my mom holds her accent like a shotgun,
with two good hands.
her tongue, all brass knuckle
slipping in between her lips
her hips, all laughter and wind clap.
she speaks a sanchocho of spanish and english,
pushing up against one another,
in rapid fire
there is no telling my mama to be “quiet,”
she don’t know “quiet.”
her voice is one size better fit all
and you best not tell her to hush,
she waited too many years for her voice to arrive
to be told it needed housekeeping.
English sits her her mouth remixed
so “strawberry” becomes “ehstrawbeddy”
and “cookie” becomes “ehcookie”
and kitchen, key chain, and chicken all sound the same.
my mama doesn’t say “yes” she says “ah ha”
and suddenly the sky in her mouth becomes a Hector Lavoe song.
her tongue can’t lay itself down flat enough
for the English language,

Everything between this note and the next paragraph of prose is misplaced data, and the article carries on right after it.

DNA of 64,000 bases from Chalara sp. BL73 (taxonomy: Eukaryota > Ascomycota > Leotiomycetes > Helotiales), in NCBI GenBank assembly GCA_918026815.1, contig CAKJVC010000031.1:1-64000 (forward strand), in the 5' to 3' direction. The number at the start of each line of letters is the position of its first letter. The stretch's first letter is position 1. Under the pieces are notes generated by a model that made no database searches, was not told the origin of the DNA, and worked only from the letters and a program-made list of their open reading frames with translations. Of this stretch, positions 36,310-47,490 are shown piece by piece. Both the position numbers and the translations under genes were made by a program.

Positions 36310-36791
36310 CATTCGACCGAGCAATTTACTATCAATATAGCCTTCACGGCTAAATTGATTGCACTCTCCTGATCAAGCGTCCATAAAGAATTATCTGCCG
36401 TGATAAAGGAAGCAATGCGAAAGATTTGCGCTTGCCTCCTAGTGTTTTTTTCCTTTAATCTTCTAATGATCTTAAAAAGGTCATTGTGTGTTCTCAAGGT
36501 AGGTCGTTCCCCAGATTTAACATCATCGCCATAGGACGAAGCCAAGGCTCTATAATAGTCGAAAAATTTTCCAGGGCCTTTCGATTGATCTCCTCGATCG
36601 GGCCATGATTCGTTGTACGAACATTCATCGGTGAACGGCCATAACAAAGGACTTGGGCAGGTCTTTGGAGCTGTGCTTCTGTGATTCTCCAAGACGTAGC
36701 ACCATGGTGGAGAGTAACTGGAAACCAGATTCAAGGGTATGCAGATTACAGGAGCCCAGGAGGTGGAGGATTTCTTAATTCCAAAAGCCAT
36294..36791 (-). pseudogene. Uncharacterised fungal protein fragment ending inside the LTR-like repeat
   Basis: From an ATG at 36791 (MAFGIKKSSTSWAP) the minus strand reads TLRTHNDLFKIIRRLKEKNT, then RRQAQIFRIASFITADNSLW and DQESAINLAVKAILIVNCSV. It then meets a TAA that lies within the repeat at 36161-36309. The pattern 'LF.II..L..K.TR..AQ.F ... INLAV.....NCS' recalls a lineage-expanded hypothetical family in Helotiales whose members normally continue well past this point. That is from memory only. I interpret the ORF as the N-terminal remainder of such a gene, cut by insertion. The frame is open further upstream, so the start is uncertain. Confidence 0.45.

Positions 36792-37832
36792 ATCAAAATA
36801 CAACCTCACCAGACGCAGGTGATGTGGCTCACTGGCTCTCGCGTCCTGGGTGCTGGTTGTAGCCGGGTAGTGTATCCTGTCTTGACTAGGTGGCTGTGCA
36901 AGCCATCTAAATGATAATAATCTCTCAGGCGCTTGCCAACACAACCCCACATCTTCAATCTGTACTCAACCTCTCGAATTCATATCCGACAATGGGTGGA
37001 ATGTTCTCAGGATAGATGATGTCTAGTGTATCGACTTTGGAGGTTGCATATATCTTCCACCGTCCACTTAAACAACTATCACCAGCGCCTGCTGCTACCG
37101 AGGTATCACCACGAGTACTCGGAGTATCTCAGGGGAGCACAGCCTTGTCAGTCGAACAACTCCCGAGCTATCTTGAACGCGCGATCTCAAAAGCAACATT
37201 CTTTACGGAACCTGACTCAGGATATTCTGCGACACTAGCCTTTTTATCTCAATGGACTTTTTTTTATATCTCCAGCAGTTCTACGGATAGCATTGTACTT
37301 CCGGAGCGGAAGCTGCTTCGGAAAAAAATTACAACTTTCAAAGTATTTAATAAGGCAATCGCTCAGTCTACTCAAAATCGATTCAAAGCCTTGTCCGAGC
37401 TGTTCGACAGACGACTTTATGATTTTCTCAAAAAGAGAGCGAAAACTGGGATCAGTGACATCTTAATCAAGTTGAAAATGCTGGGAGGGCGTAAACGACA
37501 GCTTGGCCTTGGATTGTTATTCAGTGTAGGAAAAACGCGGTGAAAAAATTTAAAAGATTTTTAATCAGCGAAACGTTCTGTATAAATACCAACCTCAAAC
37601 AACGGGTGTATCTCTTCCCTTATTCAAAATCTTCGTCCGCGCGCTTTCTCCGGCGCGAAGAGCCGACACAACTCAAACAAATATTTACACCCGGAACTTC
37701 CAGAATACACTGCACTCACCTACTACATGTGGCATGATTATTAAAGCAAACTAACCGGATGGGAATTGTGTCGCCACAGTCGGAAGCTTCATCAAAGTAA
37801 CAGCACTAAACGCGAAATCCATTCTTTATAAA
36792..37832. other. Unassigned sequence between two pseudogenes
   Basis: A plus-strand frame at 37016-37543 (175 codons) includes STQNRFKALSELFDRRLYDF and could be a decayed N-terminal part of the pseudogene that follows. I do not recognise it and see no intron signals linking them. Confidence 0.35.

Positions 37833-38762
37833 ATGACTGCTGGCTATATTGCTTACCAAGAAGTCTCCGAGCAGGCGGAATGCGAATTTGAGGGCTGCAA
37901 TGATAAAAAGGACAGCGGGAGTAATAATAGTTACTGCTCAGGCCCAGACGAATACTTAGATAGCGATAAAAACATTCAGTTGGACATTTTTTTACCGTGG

it got too much hip
too much bone
too much conga
too much cuatro
to two step
got too many piano keys
in between her teeth,
it got too much clave
too much hand clap
got too much salsa to sit still
it be an anxious child wanting to
make PlayDoh out of concrete English
be too neat for her kind of wonderful.
her words spill in conversation
between women whose hands are all they got
sometimes our hands are all we got
and accents remind us that we are still
bomba, still plena
say “wepa” and a stranger becomes your hermano.
say “dale” and a crowd becomes your family reunion.
my mama’s tongue is a telegram from her mother
decorated with the coqui’s of el campo.
so even though her lips can barely stretch themselves around english,
her accent is a stubborn compass always pointing her toward home.